The definition of a ‘superannuation income stream benefit’ is inserted by item 3 as new regulation 995-1.03. A ‘superannuation income stream benefit’ is any payment from an interest supporting a superannuation income stream unless the taxpayer elects, before a particular payment is made, that the amount is not a superannuation income stream benefit. Such an election can only be made if the superannuation income stream product allows for variation in the size of the payments of a benefit in a year. This provides more flexibility for taxpayers to determine what amounts they need in a particular year. An amount which a person elects to take as a lump sum does not count against the minimum draw down requirements.
Naturally explanatory statements do not form law per se.
Some people have mentioned SMSF determinations SMSFD 2013/2 and SMSFD 2014/1. However, neither of those would have any application because they are in the context of partially commuted amounts that are cashed out of the super system counting towards the prescribed minimums. In the present case, there are entirely preserved benefits and so there is no scope to cash any commuted amounts out of the super system.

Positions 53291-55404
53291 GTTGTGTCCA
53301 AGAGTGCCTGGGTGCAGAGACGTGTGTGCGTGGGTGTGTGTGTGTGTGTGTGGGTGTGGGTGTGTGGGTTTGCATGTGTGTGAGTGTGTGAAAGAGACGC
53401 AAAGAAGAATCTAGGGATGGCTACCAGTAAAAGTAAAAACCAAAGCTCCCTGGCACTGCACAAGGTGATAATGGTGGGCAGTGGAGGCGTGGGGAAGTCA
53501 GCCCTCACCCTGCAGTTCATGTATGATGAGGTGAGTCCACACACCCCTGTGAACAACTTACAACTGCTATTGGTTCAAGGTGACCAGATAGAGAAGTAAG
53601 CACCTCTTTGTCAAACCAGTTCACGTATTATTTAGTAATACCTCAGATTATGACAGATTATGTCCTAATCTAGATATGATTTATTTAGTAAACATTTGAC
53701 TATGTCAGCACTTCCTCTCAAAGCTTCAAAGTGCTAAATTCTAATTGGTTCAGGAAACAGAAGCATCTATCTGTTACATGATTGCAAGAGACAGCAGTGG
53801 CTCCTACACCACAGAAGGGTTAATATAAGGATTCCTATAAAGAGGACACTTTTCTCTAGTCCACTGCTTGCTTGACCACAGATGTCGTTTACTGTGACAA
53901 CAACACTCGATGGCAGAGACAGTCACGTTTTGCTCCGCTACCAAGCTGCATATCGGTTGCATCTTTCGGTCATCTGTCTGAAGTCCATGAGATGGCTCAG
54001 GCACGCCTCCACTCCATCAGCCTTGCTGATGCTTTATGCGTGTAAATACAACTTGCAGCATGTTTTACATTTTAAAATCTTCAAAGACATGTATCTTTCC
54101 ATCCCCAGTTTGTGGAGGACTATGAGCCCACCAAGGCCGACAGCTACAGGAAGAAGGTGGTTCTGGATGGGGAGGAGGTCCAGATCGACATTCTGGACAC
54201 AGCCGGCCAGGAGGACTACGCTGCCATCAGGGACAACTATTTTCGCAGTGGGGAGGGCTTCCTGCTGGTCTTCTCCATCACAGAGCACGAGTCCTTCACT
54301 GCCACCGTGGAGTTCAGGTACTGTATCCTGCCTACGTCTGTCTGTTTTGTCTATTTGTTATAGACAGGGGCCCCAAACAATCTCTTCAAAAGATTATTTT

(I note that, technically, this is not an income tax issue and so rather than being the subject of a private binding ruling, it is probably better placed as the subject of ATO SMSF-specific advice.)
Risk 3 — Has the ATO actually approved this?
Remember that the ATO has publicly stated that this strategy does not work. More specifically, the minutes of the November 2009 NTLG Superannuation Technical Sub-group record the following:
Can a member with a transition to retirement account-based pension, where the entire balance of the pension is preserved money, make an election under ITAR 995-1.03 such that a payment from the pension is taxed as a superannuation lump sum rather than a superannuation income stream benefit?
Can this payment be counted towards meeting the minimum pension amount required for the year?
That is, a commutation is necessary in order for an election to be made under paragraph (b) of regulation 995-1.03 of the Income Tax Assessment Regulations 1997. Where no commutation is possible under the rules of the pension, no election will be able to be made for the purposes of regulation 995-1.03.
Naturally, these comments were over six years ago. Further, NTLG minutes are not binding.